Open Carry And Concealed Carry: What Is The New Regulations?
To legally have a gun, you must normally be a U.S. citizen. You don't need a license for rifles or shotguns and generally you aren't required to registered your guns. However, it's important to note that in open carrying a gun you are much more likely to encounter police officers. If you carry a gun in your hands, even if you are just going for a walk in the park, chances are good you will run into some trouble with the law.
In mid-January 2021, the Obama administration proposed two new pieces of legislation that would dramatically change the way that people were able to possess a gun in the state of North Dakota. The first was called the Open Carry and Concealed Carry Act and the second was called the North Dakota Protecting Lawful Citizens' Right to Keep and Bear Arms Act. Both of these bills were highly controversial and caused great debate in the statehouse and throughout the country. At the end of January, the North Dakota legislature passed both pieces of legislation into law. At that point, it was up to the governor to sign or not sign the bills into law.
Two weeks later the North Dakota Supreme Court found that both measures violated the constitutional rights of the citizens of North Dakota. Because neither measure was enacted by the legislature, they were declared unenforceable. Because there was no quorum, the court found that the legislature was required to pass each measure with a three-fourths majority vote, or else the measure was deemed null and void. On July 21, the North Dakota Supreme Court upheld that decision. In a unanimous decision, the court noted that both measures were meant to be constitutional in the state, but that it was not effective July 21, 2021.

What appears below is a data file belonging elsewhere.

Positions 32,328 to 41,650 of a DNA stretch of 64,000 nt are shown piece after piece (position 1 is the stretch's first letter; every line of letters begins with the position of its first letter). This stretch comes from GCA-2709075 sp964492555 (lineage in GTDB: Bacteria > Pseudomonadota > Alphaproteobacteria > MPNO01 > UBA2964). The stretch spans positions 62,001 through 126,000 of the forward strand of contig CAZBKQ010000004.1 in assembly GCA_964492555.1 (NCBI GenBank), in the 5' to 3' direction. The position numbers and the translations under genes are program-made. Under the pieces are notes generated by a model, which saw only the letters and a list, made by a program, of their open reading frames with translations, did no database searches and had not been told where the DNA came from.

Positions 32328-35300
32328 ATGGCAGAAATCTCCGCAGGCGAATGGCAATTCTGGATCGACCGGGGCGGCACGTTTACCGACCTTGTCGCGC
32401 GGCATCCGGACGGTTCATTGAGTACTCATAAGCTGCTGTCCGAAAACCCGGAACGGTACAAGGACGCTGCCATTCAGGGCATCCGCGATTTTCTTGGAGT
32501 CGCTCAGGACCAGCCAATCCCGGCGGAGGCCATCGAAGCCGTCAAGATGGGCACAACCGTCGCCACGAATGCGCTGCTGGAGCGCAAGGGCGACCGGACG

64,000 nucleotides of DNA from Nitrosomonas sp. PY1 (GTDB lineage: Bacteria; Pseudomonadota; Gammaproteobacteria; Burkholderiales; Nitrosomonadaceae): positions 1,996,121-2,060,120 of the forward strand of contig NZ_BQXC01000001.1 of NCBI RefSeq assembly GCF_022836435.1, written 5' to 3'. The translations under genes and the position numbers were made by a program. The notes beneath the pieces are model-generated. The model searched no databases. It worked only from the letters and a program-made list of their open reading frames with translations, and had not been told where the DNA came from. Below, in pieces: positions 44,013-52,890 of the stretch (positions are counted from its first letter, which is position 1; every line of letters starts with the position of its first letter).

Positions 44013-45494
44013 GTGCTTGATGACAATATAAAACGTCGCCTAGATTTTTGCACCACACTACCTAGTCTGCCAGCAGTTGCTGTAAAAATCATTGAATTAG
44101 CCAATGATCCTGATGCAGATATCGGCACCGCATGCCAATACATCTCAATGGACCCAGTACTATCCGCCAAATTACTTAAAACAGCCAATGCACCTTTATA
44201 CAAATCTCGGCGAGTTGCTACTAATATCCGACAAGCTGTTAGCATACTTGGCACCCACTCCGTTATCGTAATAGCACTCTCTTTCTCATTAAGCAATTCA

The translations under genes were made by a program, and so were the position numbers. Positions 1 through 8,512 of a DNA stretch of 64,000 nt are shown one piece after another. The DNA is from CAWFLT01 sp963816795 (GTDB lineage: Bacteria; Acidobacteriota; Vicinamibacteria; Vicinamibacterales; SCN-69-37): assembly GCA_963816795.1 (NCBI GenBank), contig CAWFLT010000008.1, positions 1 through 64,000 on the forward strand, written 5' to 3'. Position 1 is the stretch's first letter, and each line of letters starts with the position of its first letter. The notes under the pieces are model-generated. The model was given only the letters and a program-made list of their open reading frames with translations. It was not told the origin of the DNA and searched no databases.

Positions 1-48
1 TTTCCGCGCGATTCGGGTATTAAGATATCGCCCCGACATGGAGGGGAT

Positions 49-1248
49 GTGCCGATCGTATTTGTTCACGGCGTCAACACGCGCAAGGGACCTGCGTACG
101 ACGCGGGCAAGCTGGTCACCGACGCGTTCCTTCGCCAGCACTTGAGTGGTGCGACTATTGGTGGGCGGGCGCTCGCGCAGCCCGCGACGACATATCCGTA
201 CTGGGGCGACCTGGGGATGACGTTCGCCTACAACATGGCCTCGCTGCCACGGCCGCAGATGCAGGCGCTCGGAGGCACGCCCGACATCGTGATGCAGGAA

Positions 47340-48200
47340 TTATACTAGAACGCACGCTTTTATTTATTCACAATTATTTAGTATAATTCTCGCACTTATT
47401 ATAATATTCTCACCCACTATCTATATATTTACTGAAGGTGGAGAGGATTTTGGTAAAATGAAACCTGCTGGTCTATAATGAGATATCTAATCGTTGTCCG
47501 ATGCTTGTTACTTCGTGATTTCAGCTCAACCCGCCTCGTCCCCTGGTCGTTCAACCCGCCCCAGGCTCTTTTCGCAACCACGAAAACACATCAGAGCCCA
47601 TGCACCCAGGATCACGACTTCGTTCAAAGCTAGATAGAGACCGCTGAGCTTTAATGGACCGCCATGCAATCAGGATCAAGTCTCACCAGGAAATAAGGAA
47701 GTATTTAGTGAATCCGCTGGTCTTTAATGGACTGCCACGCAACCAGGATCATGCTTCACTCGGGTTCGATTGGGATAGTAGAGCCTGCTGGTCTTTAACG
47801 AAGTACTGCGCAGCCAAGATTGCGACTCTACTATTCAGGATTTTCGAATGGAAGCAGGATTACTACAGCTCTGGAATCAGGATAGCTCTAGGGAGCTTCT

In early August, the Senate voted to approve a Constitutional Carry Bill which would expand the right of carrying firearms in public. Although the bill passed, the House will still have to concur before the bill becomes a law. The House has until the end of August to adopt or reject the legislation. If the House does not accept the amendments, then the Senate will have two months from the adoption date to reconcile the differences.
On July 16, a bill was introduced in the Arkansas state legislature that would amend the open carry and concealed carry laws. The newly proposed legislation would have the same effect as the Connecticut and Maryland bills, which currently are the only states in the United States that have such restrictive laws on carrying firearms. The new proposed legislation would have open-carry and concealed-carry laws placed on the same page. Specifically, the act would have all open-carry laws voided, and the concealed-carry law could only be applied to one specific instance. For example, if a person was lawfully permitted to have a firearm in Arizona, but in Arkansas would have to take the weapon out of its holster during the actual day of the act, the person could only have a concealed weapon when they had written permission from the court that they could have a concealed weapon.
Open-carry and concealed weapons permit holders in Arkansas already face some significant restrictions when it comes to transporting their guns. A person cannot take their gun out of its holster or storage area (in most cases, inside of a vehicle) unless they are in an area where there are no other individuals or animals who may be injured or disturbed by the gun owner's unlicensed open-carry. Similarly, if a person carries their gun in any other place than their home, they cannot possess a firearm for any period of time unless they obtain a concealable weapons permit, which is different than an open-carry permit.
Currently, the state of Arkansas does not recognize concealed weapons permits. Therefore, it is illegal to own or possess any weapon, except for those which are allowed in several situations, such as hunting or sporting. If an individual gets stopped on suspicion of having a concealed weapon, they cannot lawfully be fingerprinted, photographed, or placed under a guard at the courthouse unless they can show a valid permit from their county that is in line with current open-carry laws. Similarly, if a person transports a weapon in any kind of vehicle, including a vehicle involved in an accident, they may be arrested for violating Arkansas' weapons law and can be held criminally liable for it.
Currently, according to the Arkansas State Rifle Association, twenty-six counties in Arkansas have taken up this issue on their own. Governor Asa Adelemia has expressed support for a bill that would allow people to carry a concealed weapon without obtaining a permit. The legislature has not yet taken up the bill. Hopefully, Februrary will not have to deal with this issue again this year.
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